Hepatic blood flow also affects the metabolism of galactose. In rats, when blood flow was below a certain level, both galactose elimination and oxygen uptake were reversibly decreased in parallel with blood flow [16]. Cirrhotic dogs that underwent portocaval shunting or common bile duct ligation had decreased hepatic blood flow correlated with decreased galactose clearance [17]. Under conditions of low systemic blood flow or hemorrhage, perfusion of vital organs is maintained at the expense of perfusion of visceral organs, such as splanchnic ischemia [18]. Circulatory shock activates the sympathetic nervous system at the postcapillary mesenteric venules and results in autotransfusion to maintain cardiac performance [19]. However, total liver blood flow is somewhat protected when gut blood flow decreases, because hepatic arterial flow increases when portal venous flow decreases (the hepatic arterial buffer response). Adenosine, which induced hepatic arterial dilatation, is washed out under normal portal blood flow. When portal blood flow is compromised, adenosine accumulates in Mall’s space so that hepatic blood flow is maintained [20]. Although few data for liver blood flow are available in renal failure, there are several human or animal studies about the effects of HD on hepatic blood flow. In uremic dogs undergoing dialysis, a decrease in circulating plasma volume through the ultrafiltration phase resulted in decreased cardiac output and was compensated by total peripheral resistance, which is impaired in the diffusion phase [21]. Leblanc et al. reported that, in chronic HD patients, although the hepatic clearance of sorbitol did not change significantly before and after HD, hepatic extraction of sorbitol, which inversely related to hepatic blood flow, decreased in comparison to healthy subjects [4]. Jakob et al. reported that patients who underwent hemodialysis had a decrease in splanchnic blood flow, cardiac output, and stroke volume under stable, traditional, clinical signs such as blood pressure [22]. All blood flows returned to baseline values after dialysis without therapeutic intervention, suggesting that this method of renal replacement therapy induced acute, but only temporary, reductions in splanchnic perfusion in intensive care patients with stable hemodynamics [22]. Additionally, patients under regular HD are forced to lie in bed 8–12 hours more than the general population every week. Hepatic arterial flow is higher in the supine position than in the sitting position, and drug metabolism may be influenced, especially among those with high first-pass metabolism [23]. Based on our results, HD improved hepatic blood flow and increase galactose metabolism.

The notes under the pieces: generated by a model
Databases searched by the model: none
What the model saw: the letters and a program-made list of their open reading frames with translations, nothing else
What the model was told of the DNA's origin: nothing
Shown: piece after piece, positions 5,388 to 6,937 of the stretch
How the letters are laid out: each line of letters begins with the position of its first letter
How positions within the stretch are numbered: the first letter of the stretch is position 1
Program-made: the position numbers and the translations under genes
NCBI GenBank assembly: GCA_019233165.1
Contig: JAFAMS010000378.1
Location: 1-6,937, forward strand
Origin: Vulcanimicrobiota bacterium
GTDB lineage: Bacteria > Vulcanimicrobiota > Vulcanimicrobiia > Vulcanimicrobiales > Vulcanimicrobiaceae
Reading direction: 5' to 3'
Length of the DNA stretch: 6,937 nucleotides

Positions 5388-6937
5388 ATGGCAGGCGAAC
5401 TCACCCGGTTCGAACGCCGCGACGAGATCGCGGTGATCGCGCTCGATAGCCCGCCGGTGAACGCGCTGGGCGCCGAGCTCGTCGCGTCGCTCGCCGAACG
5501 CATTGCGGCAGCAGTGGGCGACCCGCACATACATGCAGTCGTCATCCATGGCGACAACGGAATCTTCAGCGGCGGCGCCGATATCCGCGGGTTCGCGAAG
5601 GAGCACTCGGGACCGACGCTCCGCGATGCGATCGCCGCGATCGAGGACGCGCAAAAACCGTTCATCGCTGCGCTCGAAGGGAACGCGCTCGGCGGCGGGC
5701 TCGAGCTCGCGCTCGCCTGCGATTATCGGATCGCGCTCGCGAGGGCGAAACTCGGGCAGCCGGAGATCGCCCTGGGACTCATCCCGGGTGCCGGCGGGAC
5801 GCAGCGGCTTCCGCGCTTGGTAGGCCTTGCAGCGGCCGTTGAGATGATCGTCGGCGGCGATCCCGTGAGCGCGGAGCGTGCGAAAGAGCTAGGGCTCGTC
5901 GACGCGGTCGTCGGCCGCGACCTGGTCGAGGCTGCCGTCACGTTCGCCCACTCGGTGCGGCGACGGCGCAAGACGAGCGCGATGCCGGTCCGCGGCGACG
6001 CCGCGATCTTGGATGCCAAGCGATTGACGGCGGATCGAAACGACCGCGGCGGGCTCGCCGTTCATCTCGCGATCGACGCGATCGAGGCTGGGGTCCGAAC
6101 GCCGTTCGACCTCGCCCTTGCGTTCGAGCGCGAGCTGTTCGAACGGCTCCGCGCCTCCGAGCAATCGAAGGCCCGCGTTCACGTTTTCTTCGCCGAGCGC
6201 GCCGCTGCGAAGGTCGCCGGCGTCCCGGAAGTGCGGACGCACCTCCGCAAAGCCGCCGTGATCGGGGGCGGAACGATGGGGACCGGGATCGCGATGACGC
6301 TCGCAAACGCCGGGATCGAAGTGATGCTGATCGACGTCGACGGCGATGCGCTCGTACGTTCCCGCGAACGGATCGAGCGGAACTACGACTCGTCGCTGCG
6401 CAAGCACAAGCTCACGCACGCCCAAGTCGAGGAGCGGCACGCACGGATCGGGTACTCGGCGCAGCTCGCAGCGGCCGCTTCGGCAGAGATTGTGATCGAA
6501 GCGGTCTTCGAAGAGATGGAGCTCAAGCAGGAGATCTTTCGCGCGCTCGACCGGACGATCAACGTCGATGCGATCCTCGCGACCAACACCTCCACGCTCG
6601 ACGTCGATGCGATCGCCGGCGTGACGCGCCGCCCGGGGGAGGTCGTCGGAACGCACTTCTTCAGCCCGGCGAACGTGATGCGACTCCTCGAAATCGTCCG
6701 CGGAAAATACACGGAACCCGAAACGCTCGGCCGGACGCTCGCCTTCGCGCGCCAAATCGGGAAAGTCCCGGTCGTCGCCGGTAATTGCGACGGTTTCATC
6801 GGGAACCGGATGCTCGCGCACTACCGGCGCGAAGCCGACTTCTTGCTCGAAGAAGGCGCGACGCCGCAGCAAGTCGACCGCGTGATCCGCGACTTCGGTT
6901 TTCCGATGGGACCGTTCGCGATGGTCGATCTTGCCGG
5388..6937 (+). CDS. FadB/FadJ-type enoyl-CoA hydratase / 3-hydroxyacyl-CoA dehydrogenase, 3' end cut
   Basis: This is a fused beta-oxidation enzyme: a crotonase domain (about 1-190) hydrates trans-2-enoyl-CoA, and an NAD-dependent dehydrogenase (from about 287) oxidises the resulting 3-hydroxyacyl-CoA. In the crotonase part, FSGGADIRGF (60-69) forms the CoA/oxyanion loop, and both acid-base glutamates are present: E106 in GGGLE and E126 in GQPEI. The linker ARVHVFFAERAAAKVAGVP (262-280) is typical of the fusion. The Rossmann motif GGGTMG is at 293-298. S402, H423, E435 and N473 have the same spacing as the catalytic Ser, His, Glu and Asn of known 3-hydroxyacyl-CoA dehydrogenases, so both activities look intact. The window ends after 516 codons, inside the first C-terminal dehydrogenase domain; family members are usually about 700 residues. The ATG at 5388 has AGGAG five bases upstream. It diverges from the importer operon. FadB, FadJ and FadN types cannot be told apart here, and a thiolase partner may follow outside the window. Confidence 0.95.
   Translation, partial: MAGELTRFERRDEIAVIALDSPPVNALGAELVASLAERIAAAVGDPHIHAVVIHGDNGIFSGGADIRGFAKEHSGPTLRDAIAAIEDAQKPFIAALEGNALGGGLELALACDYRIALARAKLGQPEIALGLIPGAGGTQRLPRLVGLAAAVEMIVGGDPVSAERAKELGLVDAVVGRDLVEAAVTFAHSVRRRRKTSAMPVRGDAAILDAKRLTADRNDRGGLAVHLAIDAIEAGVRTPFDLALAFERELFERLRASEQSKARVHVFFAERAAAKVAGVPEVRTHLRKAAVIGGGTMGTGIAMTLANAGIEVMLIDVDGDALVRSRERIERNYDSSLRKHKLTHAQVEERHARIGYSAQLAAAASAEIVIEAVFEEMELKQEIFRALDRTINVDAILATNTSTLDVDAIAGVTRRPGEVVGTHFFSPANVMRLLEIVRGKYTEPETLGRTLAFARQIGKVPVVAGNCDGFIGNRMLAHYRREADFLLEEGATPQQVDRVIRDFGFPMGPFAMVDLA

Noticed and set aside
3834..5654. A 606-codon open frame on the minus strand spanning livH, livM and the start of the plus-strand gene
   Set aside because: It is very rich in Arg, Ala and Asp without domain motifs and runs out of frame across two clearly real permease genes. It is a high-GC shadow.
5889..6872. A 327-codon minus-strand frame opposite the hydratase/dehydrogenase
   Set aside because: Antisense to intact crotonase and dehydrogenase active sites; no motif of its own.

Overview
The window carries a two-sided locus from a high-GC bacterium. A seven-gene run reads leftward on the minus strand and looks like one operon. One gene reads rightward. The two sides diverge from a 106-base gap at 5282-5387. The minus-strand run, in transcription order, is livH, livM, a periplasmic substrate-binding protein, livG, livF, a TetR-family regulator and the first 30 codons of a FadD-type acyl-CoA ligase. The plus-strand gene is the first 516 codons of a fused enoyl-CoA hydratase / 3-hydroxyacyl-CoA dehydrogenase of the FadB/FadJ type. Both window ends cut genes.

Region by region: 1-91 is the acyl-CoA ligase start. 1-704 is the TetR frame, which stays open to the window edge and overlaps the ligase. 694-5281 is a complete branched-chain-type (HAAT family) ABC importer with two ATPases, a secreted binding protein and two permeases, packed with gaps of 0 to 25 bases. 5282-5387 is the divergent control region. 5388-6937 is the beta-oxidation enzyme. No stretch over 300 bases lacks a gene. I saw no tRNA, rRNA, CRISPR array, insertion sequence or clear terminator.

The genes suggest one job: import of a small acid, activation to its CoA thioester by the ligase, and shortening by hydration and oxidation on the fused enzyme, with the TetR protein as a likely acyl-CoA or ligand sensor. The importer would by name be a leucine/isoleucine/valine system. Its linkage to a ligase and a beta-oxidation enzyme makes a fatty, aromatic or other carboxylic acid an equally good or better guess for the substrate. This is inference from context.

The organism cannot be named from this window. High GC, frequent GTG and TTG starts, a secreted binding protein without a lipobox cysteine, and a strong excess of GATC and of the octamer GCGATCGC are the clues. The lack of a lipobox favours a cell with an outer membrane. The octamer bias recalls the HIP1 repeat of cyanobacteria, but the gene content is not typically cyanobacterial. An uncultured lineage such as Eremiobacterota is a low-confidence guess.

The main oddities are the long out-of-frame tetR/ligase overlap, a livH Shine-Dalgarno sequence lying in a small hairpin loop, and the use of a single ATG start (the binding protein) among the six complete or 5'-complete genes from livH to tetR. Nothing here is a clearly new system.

We found that the patients who underwent maintenance HD have lower GSP level. HD affected hepatic metabolism of galactose in a chronic manner. Hepatocyte growth factor (HGF), a potent mitogen for hepatocytes, is released from peripheral blood mononuclear cells and mesenchymal cells after acute hepatic injury [24]. It accelerated hepatocyte regeneration and protected against toxic injury of hepatocytes in mice [25]. It also correlated with the severity of hepatic dysfunction in patients with fulminant hepatic failure [26]. Rampino et al. reported that HD was a potent stimulus of HGF production independent of heparin. In hepatitis C patients on chronic dialysis, mesenchymal cells, and peripheral blood mononuclear cells were stimulated by cytokines produced by leukocytes activated in the extracorporeal circulation. HGF released during dialysis is rapidly transformed into its biologically active form, and such an HGF increase is long lasting, up to 24 hours. Such endogenous HGF may prevent further hepatic injury and increase hepatocyte generation [27]. Borawski and Myśliwiec also found that high HGF levels were associated with the use of recombinant erythropoietin and unfractionated heparin [28]. Based on these reports, HFG is likely one of the factors contributing to improvement of galactose metabolism of patients in our study.